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FAQ:  Novocaine



Question:
Bad Reaction to Novacaine: I recently had a bad reaction to novacaine when I went to the Dentist.

I've also recently developed a bad allergy to wheat and gluten. Does novacaine contain either? I am worried about some kind of allergic syndrome developing. ...Visitor from IL

Answer:
You did not say what kind of reaction you had from the Novacaine type anesthetic. Novacaine was a brand name of a dental local anesthetic that was discontinued years ago. People use the term Novacaine like a generic term for local anesthetic similar to how we call all brands of facial tissue "kleenex."

I am not aware of any wheat of glutin ingredients being a part of any local dental anesthetic. The ingredient that causes the most reactions in patients is the epinepherine that is part of some local anesthetics.

In order to keep teeth numb for long dental procedures or to stop bleeding around the gum of a tooth that is going to be restored, the epinepherine in the local anesthetic constricts blood vessels in the area where it is injected.

The reason is two fold: First, the epinepherine constricts blood vessels which stops any bleeding in the area. Second, it prevents the blood stream from diluting and transporting the anesthetic away from the area thus keeping the tooth numb for long appointments.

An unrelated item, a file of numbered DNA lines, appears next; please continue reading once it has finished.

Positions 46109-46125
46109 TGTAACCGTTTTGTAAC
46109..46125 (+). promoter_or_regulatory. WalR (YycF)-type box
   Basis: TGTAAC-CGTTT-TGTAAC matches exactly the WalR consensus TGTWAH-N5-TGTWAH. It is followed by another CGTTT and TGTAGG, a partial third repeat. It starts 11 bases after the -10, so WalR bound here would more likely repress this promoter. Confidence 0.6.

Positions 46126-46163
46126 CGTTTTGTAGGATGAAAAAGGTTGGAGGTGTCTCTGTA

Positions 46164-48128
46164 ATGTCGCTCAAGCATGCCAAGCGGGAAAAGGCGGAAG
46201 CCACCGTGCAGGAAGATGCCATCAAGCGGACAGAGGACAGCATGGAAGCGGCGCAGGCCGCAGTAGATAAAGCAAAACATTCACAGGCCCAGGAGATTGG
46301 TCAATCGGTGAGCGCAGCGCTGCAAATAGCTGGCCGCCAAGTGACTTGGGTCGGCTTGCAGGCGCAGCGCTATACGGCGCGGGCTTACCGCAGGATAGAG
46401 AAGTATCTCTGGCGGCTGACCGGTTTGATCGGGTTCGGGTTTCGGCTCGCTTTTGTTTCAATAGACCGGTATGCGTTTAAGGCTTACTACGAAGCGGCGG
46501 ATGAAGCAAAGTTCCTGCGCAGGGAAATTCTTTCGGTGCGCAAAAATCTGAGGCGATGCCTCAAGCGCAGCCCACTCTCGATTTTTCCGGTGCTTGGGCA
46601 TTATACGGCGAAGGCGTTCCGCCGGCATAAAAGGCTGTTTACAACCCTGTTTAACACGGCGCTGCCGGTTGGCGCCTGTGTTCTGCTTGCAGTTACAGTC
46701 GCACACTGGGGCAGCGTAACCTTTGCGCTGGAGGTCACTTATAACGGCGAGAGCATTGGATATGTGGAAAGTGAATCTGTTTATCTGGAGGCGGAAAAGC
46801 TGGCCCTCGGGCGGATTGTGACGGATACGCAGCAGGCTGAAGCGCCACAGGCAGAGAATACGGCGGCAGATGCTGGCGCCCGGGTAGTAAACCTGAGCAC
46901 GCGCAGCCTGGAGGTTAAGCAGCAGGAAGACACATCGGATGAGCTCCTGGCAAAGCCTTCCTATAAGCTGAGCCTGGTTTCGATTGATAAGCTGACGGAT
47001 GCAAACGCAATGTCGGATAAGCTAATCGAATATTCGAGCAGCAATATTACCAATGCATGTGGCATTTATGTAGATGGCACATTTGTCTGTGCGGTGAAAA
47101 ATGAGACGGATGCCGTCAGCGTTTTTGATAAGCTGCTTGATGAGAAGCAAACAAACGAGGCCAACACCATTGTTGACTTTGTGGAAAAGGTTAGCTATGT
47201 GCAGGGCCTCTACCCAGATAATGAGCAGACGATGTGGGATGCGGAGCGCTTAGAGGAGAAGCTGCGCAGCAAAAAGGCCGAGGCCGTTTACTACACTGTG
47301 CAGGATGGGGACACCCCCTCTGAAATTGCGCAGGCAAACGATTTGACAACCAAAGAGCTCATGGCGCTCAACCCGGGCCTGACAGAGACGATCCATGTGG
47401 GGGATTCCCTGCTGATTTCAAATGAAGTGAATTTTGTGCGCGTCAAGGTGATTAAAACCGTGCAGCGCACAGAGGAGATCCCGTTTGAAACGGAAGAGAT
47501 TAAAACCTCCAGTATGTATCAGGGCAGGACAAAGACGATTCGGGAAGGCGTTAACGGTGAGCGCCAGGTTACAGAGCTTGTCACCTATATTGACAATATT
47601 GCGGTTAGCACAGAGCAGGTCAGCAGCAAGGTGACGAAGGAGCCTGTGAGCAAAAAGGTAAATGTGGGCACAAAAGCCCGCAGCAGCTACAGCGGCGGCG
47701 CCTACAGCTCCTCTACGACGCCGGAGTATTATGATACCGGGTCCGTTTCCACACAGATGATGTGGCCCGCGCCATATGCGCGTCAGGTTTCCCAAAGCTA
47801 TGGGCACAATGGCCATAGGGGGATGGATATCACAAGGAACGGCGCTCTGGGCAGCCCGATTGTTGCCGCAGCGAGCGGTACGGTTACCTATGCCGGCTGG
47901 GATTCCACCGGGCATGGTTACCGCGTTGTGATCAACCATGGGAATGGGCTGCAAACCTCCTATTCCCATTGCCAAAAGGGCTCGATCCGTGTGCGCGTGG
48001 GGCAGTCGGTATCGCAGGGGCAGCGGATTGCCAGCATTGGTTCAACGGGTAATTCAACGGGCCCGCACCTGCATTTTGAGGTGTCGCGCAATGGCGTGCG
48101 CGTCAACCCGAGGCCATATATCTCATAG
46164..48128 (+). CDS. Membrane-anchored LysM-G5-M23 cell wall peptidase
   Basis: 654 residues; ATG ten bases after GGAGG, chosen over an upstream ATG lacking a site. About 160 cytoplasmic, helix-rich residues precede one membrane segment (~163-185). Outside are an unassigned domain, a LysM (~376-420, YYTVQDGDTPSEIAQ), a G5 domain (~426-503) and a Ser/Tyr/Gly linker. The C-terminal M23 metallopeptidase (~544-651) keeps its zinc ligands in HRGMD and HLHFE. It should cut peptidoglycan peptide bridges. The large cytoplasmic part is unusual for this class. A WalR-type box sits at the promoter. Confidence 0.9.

The body is a wonderous thing because it detects that somewhere in the body that some blood vessels are getting constricted. The brain senses this and sends out signals to the heart to start pumping faster and harder to "open" these constricted blood vessels.

This is the reaction that most dental patients think is an allergic or bad reaction to the anesthetic.

At this point a patient may feel like their heart rate has increased or that they feel a little lightheaded. After about 30-60 seconds your body adjusts to the epinepherine effects of the local anesthetic and the heart rate returns to normal.

For patients who are overly sensitive to the effects of epinepherine, there are many local dental anesthetics without this ingredient added.

I hope this information has helped you understand the reactions that you may have had on your recent dental appointment. It also may be a good idea to inform your dental team about how the "Novacaine" made you feel during your last appointment. Have them use a non-epinepherine local anesthetic during your next appointment to see if it helps.

Editorial Staff

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